Tatiana Vizavik, 50, fled Chernobaievka in the Kherson region with her son, daughter-in-law and six grandchildren.
When the Russian attack began, they moved to the basement of an apartment building and spent five nights there. “We had nothing to eat. We had no drinking water,” Vizavik said. “We were frightened to go out. Then some volunteers starting helping us.”
She said they don’t know whether their house survived the shelling because they were too frightened to check before leaving town. They hope to reach safety in the Czech Republic.
Marina Morozova and her husband fled from Kherson, the first major city to fall to the Russians.
They are waiting for a big battle. We saw shells that did not explode. It was horrifying,” she said.
Morozova, 69, said the only news people get is from Russian television and radio. She said the Russians handed out humanitarian aid so they could film the distribution.
Anxious to keep moving away from areas that Russian troops have reached, the couple and others boarded a van that would take them west. Some will try to leave the country, while others will remain in quieter parts of the Ukraine.
The United Nations estimates the war has displaced at least 6.5 million people within the country.
The UN refugee agency, UNHCR, said that more than 4 million have left Ukraine since Russia launched its invasion on Feb. 24 and sparked Europe’s largest refugee crisis since World War II. Half of the refugees are children, according to UNHCR and the UN children’s agency, UNICEF.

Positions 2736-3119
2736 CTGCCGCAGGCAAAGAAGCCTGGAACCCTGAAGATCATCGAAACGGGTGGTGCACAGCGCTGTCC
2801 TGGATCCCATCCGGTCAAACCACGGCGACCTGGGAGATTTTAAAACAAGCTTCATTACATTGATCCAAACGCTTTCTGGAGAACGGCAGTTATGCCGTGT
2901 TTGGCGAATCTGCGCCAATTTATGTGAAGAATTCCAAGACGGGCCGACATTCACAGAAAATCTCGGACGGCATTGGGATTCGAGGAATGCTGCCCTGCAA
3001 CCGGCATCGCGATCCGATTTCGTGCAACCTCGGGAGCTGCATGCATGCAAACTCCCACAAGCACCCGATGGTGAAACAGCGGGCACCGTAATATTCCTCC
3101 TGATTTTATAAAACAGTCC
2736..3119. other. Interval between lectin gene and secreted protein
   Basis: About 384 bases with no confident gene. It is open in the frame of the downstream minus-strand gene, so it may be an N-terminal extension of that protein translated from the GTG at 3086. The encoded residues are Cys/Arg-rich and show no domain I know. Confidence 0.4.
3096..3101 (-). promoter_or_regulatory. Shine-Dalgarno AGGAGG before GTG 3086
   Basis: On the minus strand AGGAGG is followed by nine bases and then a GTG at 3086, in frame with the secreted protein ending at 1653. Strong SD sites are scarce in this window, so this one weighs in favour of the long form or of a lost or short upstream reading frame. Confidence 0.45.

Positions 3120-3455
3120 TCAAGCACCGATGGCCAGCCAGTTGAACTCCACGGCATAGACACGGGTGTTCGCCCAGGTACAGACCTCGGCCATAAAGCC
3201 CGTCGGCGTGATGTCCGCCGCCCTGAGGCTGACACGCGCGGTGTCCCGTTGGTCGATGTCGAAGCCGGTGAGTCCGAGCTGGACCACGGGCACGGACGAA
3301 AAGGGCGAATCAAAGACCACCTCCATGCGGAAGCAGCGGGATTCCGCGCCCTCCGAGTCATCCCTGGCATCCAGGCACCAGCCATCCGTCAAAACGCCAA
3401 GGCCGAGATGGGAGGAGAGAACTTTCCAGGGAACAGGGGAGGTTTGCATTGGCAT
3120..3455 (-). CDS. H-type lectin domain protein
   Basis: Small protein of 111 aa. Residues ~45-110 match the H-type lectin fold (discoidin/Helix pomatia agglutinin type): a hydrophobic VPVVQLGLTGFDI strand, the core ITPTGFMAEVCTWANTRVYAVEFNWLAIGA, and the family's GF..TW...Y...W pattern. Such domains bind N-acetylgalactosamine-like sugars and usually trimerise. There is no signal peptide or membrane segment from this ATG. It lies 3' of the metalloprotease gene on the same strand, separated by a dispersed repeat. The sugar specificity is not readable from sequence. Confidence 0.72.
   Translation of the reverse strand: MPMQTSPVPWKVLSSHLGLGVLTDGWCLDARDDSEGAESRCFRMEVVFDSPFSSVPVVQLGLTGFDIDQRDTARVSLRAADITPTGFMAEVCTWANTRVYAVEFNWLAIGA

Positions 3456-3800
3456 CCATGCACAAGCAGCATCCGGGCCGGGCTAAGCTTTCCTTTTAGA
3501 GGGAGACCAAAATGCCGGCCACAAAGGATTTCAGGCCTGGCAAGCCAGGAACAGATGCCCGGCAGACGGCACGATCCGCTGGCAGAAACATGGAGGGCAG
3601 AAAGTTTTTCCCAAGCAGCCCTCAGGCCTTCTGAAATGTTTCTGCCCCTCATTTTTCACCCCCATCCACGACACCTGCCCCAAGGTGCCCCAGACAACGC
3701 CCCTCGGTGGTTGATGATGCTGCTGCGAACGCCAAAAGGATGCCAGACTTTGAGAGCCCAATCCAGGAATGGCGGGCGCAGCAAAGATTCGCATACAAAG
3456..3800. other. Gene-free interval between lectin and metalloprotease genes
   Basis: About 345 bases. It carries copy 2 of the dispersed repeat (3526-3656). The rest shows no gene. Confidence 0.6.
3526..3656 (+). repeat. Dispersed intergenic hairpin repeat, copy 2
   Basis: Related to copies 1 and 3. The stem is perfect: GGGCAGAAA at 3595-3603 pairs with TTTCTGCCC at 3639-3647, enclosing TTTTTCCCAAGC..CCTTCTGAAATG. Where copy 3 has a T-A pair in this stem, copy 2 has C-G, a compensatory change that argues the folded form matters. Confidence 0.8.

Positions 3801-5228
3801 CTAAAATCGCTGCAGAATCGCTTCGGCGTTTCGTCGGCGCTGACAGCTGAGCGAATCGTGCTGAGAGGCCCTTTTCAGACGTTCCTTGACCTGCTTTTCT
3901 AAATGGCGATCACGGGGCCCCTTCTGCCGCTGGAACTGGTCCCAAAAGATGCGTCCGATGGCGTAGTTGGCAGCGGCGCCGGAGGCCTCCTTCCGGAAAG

The International Organization for Migration, which tracks not just refugees but all people on the move from their homes, estimated that more than 12 million people are stranded in areas of Ukraine under attack.
The United Nations’ humanitarian chief told The Associated Press on Thursday that he’s “not optimistic” about securing a cease-fire after meeting with officials in Kyiv and in Moscow this week, underlining the lack of trust the two sides have for one another. He spoke hours after Russian Foreign Minister Sergey Lavrov accused Ukraine of backtracking on proposals it had made over Crimea and Ukraine’s military status.
It’s not clear how long it will take withdrawing Russian forces to redeploy, and Ukrainian officials have urged people in the country’s east to leave before the fighting intensifies there.
Ukrainian Deputy Prime Minister Iryna Vereshchuk said Ukrainian and Russian officials agreed to establish civilian evacuation routes Thursday from several areas in the Donbas.
In addition to spurring NATO countries to send more arms, the revelations about possible war crimes led Western nations to step up sanctions, and the Group of Seven major world powers warned that they will continue strengthening the measures until Russian troops leave Ukraine.
The US Congress voted Thursday to suspend normal trade relations with Russia and ban the importation of its oil, while the European Union approved punishing new steps, including an embargo on coal imports. The UN General Assembly, meanwhile, voted to suspend Russia from the world organization’s leading human rights body.
US President Joe Biden said the UN vote demonstrated how “Putin’s war has made Russia an international pariah.” He called the images coming from Bucha “horrifying.”
“The signs of people being raped, tortured, executed — in some cases having their bodies desecrated — are an outrage to our common humanity,” Biden said.
Schreck reported from Kyiv, Ukraine. Associated Press journalists around the world contributed to this report.
Follow the AP’s coverage of the war at https://apnews.com/hub/russia-ukraine